These are indications of infection (Contain, Lewis, & Yates, 2012). If signs of infections are recognized early prompt treatment can be put in place.
Use appropriate aseptic technique before and during Pall’s dressing change. Thorough infection control precautions are essential to prevent infection, specifically with hand hygiene. Meticulous hand washing before and after dressing change reduces the risk of bread of microorganisms from one area to another (Lynn, & Taylor, 2011). Inform the registered nurse about Pall’s poor eating diet so he can be referred to dietician.
Dietician is able to educate patient about the importance of adequate diet and are able to adjust meals in accordance to patient nutritional preference.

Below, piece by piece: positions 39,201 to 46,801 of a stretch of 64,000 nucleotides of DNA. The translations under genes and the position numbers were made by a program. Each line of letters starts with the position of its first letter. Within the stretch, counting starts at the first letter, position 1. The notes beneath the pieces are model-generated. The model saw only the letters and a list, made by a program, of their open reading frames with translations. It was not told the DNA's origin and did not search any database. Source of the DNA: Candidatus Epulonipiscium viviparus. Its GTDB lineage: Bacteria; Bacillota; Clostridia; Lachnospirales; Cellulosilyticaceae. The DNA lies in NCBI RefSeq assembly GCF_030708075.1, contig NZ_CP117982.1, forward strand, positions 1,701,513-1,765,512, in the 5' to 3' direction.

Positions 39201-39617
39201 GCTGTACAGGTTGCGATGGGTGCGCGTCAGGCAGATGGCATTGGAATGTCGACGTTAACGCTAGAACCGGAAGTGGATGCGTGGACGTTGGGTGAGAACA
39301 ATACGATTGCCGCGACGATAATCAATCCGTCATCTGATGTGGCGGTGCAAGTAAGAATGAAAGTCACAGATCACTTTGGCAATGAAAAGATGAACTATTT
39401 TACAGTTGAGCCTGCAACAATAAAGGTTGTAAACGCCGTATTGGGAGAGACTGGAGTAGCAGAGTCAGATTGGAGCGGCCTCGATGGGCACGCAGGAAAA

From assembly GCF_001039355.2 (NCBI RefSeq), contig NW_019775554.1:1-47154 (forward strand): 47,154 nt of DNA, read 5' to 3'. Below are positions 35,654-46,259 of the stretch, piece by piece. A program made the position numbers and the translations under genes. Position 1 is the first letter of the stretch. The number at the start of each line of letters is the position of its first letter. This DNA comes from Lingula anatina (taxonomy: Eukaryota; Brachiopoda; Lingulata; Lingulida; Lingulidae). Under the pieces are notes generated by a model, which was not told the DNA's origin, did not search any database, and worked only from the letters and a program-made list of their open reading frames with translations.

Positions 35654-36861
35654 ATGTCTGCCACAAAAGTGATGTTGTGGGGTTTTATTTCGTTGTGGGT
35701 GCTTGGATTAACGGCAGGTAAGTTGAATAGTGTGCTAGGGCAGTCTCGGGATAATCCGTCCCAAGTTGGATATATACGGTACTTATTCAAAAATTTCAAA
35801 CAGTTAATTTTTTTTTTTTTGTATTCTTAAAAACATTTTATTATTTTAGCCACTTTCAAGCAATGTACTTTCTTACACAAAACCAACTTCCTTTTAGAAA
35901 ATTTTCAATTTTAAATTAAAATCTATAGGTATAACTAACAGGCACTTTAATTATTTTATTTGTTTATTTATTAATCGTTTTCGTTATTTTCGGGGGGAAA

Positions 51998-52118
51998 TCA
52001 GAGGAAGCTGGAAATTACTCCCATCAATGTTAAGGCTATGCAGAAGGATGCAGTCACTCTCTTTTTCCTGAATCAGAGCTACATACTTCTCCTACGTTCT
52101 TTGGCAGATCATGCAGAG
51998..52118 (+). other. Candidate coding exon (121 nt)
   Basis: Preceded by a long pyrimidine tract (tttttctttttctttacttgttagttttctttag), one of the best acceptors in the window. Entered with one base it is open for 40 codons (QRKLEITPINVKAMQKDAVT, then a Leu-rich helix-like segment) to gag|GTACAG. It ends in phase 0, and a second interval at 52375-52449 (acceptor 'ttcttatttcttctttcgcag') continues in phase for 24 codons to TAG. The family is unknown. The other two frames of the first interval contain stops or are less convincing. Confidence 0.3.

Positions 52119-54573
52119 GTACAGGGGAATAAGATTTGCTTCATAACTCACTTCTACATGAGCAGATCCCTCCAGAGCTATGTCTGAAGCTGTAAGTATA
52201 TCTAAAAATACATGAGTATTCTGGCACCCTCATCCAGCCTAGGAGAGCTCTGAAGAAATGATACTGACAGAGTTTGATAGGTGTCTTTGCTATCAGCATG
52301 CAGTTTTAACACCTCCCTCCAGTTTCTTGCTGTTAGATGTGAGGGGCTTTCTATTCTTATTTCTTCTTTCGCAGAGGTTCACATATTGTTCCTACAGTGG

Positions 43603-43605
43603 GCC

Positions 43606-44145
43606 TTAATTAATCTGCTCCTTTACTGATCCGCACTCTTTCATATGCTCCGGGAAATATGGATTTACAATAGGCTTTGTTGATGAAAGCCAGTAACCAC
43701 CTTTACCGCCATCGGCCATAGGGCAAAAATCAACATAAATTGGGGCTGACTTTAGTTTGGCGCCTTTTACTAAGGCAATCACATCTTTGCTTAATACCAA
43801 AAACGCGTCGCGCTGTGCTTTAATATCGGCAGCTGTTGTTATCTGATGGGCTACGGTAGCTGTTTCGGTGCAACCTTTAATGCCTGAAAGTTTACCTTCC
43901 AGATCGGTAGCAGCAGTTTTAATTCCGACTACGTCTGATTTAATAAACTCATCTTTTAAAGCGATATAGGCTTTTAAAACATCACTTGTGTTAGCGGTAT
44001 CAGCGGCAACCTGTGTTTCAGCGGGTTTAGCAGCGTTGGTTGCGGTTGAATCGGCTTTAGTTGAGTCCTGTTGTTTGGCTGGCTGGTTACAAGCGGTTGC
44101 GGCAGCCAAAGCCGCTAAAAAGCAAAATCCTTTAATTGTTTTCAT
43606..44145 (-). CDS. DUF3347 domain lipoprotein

Meanwhile, a brief education is given to Paul about the importance of adequate nutrition as well as encouragement for Paul to eat his meals. Calories and proteins are needed to meet the metabolic needs and to promote wound healing. Fluid also prevents dehydration ND promotes blood perfusion (Brown & Edwards, 2012). People with diabetes often have decrease blood flow to the extremities.
As a result, the body is less able to immobile normal immune defenses and nutrients that promote the body’s ability to fight infection and promote healing (Dunning, 2009).
Paul was monitored throughout multiple shifts during the week, for signs of infection. Aseptic and hand washing technique were performed at each dressing change. Paul was assessed by the dietician. At the end of the week Paul was free of sign of infection his temperature was 36. Degree Celsius.